By Stephen Eisenhammer, Senior Contributing Reporter

RIO DE JANEIRO, BRAZIL – Brazil’s finance minister, Guido Mantega, reiterated his opinion Monday that the appreciating U.S. dollar will increase the competitiveness of Brazilian industry. Speaking at the finance ministry, Mantega said that the current exchange rate, just under US$1 to R$2, allowed local products to remain cheaper than imported goods subsequently boosting national production.

Finance minister Guido Mantega said the appreciating dollar will support Brazilian industry, Rio de Janeiro, Brazil News
Finance minister Guido Mantega said the appreciating dollar will support Brazilian industry, photo by Fábio Rodrigues Pozzebom/ABr.

“The high dollar benefits the economy because it gives greater competitiveness to Brazilian products,” he said.

Mantega has been a fierce critic of U.S. and European monetary policy which has seen governments inject huge amounts of cash into their economies, resulting in both an undervalued currency and a flood of foreign investments to emerging economies.

The finance minister suggested that Brazil was engaged in a “currency war” with developed nations in order to achieve an competitive exchange rate.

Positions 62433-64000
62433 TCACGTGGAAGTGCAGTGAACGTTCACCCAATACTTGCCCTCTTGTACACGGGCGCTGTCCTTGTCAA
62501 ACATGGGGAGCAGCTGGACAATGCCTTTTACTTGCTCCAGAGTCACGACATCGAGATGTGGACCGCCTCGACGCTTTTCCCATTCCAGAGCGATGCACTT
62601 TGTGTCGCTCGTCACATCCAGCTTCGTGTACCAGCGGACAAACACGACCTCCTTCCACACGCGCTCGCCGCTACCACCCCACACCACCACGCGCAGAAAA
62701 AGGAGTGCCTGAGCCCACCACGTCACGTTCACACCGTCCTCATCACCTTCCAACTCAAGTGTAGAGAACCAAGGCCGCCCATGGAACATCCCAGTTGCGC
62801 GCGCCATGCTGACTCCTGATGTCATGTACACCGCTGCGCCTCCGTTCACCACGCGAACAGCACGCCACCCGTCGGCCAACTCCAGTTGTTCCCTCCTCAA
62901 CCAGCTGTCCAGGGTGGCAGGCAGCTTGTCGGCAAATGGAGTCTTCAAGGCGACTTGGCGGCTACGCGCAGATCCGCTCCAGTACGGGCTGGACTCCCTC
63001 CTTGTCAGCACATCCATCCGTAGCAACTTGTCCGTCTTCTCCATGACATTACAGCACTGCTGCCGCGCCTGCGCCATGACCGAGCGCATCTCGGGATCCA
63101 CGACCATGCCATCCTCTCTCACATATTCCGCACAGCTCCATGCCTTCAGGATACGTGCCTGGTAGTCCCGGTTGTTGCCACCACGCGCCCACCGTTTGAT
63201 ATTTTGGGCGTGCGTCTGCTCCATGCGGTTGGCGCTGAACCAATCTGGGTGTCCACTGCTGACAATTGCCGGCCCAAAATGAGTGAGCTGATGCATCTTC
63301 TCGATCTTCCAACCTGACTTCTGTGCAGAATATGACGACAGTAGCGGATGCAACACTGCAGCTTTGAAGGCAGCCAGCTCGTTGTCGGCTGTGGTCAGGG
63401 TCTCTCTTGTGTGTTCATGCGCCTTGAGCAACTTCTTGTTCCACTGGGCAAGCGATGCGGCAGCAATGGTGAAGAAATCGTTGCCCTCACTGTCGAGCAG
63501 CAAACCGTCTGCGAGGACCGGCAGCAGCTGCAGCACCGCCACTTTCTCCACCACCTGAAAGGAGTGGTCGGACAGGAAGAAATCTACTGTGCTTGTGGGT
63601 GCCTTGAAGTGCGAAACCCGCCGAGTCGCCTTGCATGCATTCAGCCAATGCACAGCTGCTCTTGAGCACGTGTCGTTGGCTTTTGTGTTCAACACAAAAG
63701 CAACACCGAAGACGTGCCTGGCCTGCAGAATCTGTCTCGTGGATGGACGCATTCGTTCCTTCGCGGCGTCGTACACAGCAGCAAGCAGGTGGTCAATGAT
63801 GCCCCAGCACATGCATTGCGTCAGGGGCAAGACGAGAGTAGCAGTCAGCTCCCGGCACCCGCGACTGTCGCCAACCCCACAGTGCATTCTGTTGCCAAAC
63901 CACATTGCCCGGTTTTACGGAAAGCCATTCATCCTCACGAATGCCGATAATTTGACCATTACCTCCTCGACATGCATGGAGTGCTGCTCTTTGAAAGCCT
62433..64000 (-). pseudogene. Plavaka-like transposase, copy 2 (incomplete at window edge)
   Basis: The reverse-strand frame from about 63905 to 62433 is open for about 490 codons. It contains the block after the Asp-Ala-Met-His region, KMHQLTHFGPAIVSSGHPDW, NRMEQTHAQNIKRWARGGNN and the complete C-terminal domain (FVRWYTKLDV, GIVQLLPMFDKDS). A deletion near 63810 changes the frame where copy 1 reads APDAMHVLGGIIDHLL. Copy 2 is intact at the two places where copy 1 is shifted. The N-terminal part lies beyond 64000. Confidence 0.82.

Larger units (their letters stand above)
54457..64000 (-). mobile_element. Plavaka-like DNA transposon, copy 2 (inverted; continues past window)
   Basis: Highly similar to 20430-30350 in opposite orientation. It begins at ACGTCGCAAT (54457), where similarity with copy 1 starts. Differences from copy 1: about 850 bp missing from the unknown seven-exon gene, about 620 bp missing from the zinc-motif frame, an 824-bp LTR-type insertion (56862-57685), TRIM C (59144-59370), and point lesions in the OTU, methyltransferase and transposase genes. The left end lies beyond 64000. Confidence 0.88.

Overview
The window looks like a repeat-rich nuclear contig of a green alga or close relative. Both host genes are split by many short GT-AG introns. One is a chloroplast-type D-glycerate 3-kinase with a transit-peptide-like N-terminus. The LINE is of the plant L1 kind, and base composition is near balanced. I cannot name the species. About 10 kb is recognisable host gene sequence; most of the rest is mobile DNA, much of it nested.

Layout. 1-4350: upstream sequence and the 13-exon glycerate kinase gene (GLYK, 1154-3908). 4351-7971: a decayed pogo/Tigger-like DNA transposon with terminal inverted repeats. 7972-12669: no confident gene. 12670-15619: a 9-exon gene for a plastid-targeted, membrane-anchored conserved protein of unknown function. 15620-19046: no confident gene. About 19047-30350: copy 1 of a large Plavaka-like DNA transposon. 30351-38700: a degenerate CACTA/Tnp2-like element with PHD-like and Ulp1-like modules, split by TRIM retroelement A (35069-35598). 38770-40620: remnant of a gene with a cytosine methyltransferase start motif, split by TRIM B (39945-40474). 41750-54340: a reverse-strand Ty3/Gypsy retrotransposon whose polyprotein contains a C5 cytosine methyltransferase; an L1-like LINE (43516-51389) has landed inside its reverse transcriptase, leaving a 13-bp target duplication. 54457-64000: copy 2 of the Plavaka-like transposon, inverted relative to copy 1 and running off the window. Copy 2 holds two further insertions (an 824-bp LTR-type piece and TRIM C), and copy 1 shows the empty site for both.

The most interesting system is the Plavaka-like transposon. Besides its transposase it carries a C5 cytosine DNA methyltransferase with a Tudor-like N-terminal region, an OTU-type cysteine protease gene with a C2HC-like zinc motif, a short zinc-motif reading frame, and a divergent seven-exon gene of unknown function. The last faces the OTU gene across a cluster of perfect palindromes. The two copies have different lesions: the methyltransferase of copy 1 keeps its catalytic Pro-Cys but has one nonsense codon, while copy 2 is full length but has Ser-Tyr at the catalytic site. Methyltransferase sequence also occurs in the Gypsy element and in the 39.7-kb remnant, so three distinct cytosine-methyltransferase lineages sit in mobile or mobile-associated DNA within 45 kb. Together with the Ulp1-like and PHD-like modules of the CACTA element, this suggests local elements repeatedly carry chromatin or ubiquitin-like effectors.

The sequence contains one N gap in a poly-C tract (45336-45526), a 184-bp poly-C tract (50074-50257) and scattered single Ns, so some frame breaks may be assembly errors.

President Dilma Rousseff decried this policy as resulting in a “tsunami of money” hitting Brazil, which has led to the overvaluation of the Real and a stalling of domestic “de-industrialization”.

However, Mantega denied that the government had played an active part in the beneficial exchange rate. “The government has never established parameters for the dollar and will not do so in the future,” he said.

In May 2011 the Brazilian real rose against the U.S. dollar to its highest point in recent years to R$1.55 to US$1.

Read more (in Portuguese).

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4 COMMENTS

  1. “allowed local products to remain cheaper than imported goods subsequently boosting national production.”

    I’m sorry have you bought anything at a store recently? Try buying an iPad (now made here yet still the same price as before) or a craft beer (as expensive or even more expensive than imported beer yet no where near as good)

  2. The government has this very distorted notion that these measures of demotivating importation will take prices down, and make our products more competitive against imported goods. Too bad they’re not researching this inexhaustibly. Had they done so they’d know that prices are as high as ever.

  3. The point of letting the dollar float is exactly to make imports more expensive, which will never result in lower prices here, as the inefficient producers here will proceed to gouge consumers even more than they did before. The only real benefit here goes to those who export goods and services, who will now get a lot more buck for their bang.

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